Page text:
Last summer, I took a giant leap of faith. Instead of suggesting where to invest and then never revisiting my original thesis, I pledged to put my own money behind 10 stocks. My goal was to build the World's Greatest Retirement Portfolio. Almost one year through, and the portfolio is dominating the S&P 500 -- outperforming the index by 18 percentage points!
Today, I'm happy to state that after almost a year, I'm just as bullish on one of those 10 -- Whole Foods Market
Revisiting my thesis
My interest in Whole Foods was originally piqued for two key reasons. First, everyone needs food, so there's some level of safety investing with a company that provides it. But the second reason -- the rise of the importance of organic food -- is what separates Whole Foods from competitors like Safeway
Total Food Sales
Organic Food Sales
|Annual Growth Average||3.05%||15.9%|
Source: Organic Trade Association. All numbers in millions.
With just 4% of all purchased food being organic, there is enormous potential for healthy eating to get a bigger slice of the pie.
Given these industrywide statistics, Whole Foods served up the type of results one would expect. Take a look at how revenue, income, and comparable-store sales have grown since I recommended buying the stock.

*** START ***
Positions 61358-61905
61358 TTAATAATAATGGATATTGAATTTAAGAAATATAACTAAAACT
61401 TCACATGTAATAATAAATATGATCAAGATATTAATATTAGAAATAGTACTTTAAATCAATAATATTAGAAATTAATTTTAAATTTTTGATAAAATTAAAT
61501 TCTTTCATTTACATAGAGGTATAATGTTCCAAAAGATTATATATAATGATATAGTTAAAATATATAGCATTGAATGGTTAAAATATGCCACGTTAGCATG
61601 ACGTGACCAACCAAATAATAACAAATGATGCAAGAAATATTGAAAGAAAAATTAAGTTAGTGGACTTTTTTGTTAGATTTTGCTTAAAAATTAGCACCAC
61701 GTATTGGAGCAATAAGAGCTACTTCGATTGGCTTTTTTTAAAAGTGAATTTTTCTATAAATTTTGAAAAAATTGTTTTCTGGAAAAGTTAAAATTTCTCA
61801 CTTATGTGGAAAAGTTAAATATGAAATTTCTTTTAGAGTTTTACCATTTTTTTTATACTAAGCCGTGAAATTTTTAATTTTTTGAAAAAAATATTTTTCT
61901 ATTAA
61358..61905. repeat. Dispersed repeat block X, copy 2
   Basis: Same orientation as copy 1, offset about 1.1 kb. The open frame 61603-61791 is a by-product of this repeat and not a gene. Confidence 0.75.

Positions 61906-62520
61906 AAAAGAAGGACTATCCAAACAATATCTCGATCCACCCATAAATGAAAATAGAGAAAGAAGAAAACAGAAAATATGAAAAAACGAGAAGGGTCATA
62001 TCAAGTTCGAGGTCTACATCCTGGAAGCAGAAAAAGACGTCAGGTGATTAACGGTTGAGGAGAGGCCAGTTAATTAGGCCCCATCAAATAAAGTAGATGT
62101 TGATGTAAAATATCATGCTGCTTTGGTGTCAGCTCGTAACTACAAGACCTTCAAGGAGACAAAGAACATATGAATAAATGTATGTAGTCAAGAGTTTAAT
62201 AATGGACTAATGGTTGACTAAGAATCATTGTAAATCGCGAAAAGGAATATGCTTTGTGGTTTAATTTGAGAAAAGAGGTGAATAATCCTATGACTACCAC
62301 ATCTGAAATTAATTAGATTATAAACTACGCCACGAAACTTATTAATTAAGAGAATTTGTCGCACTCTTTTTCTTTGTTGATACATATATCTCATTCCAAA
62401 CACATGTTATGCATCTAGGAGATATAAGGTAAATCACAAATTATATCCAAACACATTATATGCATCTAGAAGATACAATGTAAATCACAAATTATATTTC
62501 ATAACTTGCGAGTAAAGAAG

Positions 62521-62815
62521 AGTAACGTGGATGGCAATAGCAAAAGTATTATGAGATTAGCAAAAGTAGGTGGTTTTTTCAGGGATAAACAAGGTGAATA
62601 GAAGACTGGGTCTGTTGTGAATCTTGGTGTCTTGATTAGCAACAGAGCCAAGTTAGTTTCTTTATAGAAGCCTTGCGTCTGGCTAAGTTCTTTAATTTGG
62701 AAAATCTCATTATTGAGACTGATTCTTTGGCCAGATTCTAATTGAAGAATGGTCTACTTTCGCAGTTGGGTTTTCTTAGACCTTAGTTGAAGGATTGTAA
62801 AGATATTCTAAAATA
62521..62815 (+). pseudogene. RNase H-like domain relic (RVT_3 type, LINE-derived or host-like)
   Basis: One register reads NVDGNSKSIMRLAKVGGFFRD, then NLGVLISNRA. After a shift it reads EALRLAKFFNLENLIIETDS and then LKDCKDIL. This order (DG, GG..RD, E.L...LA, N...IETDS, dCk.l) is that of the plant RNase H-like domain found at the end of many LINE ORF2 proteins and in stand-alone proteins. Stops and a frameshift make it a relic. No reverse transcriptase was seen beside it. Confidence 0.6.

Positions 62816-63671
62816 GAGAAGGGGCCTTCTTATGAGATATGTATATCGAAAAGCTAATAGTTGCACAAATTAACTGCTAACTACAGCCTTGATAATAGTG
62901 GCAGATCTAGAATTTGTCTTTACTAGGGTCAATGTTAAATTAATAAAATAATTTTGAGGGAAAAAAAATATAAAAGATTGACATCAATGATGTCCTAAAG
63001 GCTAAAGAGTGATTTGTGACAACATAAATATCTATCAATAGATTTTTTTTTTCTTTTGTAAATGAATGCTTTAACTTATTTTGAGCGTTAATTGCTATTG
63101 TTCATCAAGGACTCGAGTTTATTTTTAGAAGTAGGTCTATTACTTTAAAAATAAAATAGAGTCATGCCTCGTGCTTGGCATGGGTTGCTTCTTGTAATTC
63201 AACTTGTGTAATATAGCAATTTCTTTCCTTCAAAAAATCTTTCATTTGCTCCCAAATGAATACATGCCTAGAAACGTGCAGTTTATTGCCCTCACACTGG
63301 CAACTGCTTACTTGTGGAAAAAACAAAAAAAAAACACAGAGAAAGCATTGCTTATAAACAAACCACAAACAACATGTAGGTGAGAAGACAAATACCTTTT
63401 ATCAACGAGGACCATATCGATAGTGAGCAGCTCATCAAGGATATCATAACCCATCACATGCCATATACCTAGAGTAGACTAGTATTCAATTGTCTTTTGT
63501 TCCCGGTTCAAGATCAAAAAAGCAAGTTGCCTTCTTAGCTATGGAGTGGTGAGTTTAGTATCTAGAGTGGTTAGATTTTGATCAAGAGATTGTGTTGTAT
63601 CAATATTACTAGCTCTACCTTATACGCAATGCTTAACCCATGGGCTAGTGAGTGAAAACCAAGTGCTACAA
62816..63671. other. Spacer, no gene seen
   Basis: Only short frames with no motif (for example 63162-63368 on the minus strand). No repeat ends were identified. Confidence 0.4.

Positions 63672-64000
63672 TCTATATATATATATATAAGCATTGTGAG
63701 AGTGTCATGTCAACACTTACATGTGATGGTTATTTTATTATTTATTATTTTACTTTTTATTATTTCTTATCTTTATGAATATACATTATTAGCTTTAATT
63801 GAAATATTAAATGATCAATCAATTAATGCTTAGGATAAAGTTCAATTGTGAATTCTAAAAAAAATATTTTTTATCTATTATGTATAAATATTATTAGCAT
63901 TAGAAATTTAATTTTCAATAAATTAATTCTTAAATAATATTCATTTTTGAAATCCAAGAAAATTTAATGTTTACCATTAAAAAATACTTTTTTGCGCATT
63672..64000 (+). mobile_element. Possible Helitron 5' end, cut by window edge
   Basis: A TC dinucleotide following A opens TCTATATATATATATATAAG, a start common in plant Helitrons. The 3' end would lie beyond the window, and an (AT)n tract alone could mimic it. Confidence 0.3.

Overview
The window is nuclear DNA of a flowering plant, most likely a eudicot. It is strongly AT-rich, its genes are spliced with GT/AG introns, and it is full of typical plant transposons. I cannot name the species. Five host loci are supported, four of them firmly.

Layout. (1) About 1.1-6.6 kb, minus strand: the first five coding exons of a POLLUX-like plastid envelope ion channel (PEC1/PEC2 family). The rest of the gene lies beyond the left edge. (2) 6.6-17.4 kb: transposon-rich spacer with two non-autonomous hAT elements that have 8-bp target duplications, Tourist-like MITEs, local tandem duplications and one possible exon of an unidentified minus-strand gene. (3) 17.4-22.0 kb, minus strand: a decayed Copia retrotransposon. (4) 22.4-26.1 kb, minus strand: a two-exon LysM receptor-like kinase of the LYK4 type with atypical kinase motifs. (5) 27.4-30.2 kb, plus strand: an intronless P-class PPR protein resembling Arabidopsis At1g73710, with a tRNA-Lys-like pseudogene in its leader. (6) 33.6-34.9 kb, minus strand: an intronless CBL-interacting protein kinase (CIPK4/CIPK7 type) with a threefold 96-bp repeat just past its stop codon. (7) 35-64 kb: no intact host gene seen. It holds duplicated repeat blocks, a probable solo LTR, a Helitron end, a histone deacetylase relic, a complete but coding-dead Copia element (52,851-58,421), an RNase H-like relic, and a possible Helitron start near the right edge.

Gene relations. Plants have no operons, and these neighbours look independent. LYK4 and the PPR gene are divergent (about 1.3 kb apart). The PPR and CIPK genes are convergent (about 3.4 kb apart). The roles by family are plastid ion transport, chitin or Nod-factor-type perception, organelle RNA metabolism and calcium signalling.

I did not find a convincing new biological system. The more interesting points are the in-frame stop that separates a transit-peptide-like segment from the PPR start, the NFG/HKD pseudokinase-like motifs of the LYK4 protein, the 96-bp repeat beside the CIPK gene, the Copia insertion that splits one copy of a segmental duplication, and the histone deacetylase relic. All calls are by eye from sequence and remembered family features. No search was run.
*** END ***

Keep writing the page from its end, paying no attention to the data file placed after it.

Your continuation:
Comparable-Store Sales Growth
Source: Company earnings releases.
Numbers like these are virtually unheard of in the grocery industry. Only newcomer The Fresh Market
Perhaps the most important number is the comparable-store sales growth, as it indicates that the company is growing revenues by driving traffic -- rather than just by opening up more new stores (more on that in a moment).
As you might have guessed, this has led to impressive performance since last year. Had you invested $4,000 in Whole Foods, you'd be sitting on gains of about $1,400 -- whereas an investment in the S&P 500 would have actually lost money.
Why I'm still bullish
I think the information I've provided here offers more than enough reason to be bullish on Whole Foods, but the company has further characteristics I find promising. I fully believe that education is the key to pushing the company's message of healthful organic foods forward. Whole Foods already has a program in place to rate the sustainability of its seafood products, and starting in 2013, the company will be launching a "Health Starts Here" campaign that rates the healthiness of various foods on a scale of 1 to 5.
On top of that, the company still has lots of room for growth. Co-CEO John Mackey has stated several times he believes the company can grow to 1,000 stores domestically; today the company is just approaching one-third of that level.
It doesn't hurt that the company also offers up a small dividend -- which I believe will grow substantially as the company comes closer to its goal of 1,000 stores.
A solid bet for your retirement
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